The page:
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Organization, Regulations, and Courses 2017-18


ENGL 63.28 Rethinking Frost: Robert Frost in a Declining Landscape

In a famous exchange, long-time “frenemies” Wallace Stevens and Robert Frost traded barbs:

“The trouble with you, Robert, is that you write about – subjects.”

“The trouble with you, Wallace, is that you write about – bric-a-brac.”

Neither man was correct, but their characterizations hit a nerve, honing in on the kinds of superficial attributes that may render a first impression lasting . And while no one reads Stevens for his “bric-a-brac” many readers come to Frost for his subjects, which have been misunderstood and sentimentalized over time. It is important to remember, reading him now, that Frost’s New England was no Transcendental retreat, and no rural paradise; poor, depopulated by western expansion on the one hand, and the industrialization of mill towns on the other, it was a landscape of failed and abandoned farmsteads, old people and misfits left to fend on their own, worn-out fields, harsh climate, intellectually moribund and spiritually enervated. Frost came to this “subject” without illusions or bitterness and it is through this subject that we will begin to rethink his poetics and ideas. Using the extensive Frost archives in Rauner, students will be encouraged to undertake primary research alongside their reading of poems and criticism. The course will culminate in a substantial research paper or project, individually designed in consultation with the instructor.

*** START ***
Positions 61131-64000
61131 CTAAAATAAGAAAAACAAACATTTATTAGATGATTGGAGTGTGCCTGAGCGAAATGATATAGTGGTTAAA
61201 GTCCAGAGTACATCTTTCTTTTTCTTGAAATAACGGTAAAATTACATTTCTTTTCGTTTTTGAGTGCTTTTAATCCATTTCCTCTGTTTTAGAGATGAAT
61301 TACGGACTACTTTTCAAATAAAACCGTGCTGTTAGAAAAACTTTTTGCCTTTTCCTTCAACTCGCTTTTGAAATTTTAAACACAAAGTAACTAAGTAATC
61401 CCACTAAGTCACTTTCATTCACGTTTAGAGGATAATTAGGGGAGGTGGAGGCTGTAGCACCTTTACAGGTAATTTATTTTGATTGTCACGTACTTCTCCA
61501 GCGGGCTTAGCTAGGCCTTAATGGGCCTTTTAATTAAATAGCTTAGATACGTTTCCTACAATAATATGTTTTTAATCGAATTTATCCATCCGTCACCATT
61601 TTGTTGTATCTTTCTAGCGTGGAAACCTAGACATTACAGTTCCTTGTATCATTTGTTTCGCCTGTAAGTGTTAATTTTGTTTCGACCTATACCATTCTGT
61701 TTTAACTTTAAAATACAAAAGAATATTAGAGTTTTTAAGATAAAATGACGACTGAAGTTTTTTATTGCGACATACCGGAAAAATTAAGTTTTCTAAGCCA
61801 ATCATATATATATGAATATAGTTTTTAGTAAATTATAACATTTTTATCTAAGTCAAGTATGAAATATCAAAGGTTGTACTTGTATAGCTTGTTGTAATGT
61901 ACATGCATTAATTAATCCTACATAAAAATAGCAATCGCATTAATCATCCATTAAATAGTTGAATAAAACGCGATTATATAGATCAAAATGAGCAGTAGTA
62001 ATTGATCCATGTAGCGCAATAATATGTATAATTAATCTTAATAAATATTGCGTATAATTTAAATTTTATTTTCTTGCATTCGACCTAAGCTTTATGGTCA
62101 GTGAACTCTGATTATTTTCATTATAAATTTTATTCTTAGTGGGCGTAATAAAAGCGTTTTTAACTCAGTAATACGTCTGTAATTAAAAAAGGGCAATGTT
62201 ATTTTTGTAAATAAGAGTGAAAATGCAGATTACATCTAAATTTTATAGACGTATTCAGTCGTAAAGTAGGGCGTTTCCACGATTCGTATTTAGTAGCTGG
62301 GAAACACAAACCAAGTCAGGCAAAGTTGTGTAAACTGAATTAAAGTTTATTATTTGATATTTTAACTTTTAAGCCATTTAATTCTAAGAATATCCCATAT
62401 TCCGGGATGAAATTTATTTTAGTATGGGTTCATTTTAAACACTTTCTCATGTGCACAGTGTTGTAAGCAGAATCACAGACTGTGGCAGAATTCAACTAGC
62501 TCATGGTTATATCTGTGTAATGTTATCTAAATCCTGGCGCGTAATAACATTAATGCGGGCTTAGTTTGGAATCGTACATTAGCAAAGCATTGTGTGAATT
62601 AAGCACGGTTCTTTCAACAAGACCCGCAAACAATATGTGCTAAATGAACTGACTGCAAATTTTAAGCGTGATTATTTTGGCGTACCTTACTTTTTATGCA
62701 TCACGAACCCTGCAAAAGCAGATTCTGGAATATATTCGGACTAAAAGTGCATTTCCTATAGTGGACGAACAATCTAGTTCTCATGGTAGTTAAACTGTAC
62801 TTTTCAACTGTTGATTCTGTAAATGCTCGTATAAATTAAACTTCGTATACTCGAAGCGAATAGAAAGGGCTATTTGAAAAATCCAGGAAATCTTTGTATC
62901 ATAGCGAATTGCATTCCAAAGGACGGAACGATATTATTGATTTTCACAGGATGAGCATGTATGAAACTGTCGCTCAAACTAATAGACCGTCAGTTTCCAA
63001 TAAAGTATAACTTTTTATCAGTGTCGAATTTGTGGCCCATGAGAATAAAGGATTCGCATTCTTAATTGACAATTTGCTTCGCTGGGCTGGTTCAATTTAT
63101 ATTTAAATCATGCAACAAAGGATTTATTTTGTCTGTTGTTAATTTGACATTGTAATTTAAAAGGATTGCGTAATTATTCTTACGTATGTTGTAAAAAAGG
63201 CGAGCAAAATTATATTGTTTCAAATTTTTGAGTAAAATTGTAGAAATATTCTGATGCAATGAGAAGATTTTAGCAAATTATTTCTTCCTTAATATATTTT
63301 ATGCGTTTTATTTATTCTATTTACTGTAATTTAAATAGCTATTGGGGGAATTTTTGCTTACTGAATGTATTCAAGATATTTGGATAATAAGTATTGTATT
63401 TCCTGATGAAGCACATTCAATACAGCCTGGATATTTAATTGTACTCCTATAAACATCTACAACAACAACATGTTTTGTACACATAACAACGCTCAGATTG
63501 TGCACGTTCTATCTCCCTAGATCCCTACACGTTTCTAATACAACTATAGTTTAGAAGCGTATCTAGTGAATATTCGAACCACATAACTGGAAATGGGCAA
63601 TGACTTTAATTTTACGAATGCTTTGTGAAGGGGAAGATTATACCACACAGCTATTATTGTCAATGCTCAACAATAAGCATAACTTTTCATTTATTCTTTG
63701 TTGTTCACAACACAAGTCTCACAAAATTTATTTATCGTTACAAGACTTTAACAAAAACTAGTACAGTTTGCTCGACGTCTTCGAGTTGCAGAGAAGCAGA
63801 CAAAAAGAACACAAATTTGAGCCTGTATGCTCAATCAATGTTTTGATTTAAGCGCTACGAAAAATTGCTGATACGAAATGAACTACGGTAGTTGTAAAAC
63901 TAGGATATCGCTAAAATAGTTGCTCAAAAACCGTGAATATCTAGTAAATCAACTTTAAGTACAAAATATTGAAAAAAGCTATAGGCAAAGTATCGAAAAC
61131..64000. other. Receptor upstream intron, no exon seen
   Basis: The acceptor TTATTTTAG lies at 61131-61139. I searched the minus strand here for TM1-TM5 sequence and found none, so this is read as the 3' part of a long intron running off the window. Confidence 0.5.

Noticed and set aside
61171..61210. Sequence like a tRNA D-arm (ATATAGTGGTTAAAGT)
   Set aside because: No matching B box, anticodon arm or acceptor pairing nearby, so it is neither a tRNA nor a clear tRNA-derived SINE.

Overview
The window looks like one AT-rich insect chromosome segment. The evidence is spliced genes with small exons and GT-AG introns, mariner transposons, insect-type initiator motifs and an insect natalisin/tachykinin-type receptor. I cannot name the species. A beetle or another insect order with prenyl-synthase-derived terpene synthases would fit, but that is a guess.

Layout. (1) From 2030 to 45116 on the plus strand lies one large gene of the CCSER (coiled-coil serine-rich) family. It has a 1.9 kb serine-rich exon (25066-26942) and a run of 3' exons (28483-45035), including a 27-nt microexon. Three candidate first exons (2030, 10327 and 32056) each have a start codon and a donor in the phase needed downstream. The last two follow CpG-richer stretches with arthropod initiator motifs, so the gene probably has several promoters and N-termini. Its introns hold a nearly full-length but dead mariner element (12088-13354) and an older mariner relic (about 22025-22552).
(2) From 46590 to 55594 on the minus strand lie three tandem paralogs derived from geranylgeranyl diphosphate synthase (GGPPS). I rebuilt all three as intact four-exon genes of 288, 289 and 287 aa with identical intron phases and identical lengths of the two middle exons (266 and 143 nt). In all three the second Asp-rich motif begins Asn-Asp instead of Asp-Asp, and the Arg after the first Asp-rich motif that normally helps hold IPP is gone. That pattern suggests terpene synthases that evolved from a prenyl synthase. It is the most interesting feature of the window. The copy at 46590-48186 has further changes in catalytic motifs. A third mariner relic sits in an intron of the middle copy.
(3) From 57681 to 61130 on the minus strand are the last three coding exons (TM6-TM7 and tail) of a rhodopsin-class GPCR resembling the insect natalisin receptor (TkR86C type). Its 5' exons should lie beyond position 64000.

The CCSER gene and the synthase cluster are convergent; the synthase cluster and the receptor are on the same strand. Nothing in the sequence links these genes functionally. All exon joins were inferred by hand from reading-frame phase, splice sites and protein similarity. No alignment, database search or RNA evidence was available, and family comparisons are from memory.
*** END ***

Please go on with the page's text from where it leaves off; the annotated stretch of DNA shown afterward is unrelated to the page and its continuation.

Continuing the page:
Instructor

Huntington

Prerequisite

Recommended: two completed English courses.

Distributive and/or World Culture

Dist:LIT; WCult:W

Offered

Not offered 2017-18; May be offered 2018-19

Department-Specific Course Categories

Junior Colloquium: Course Group III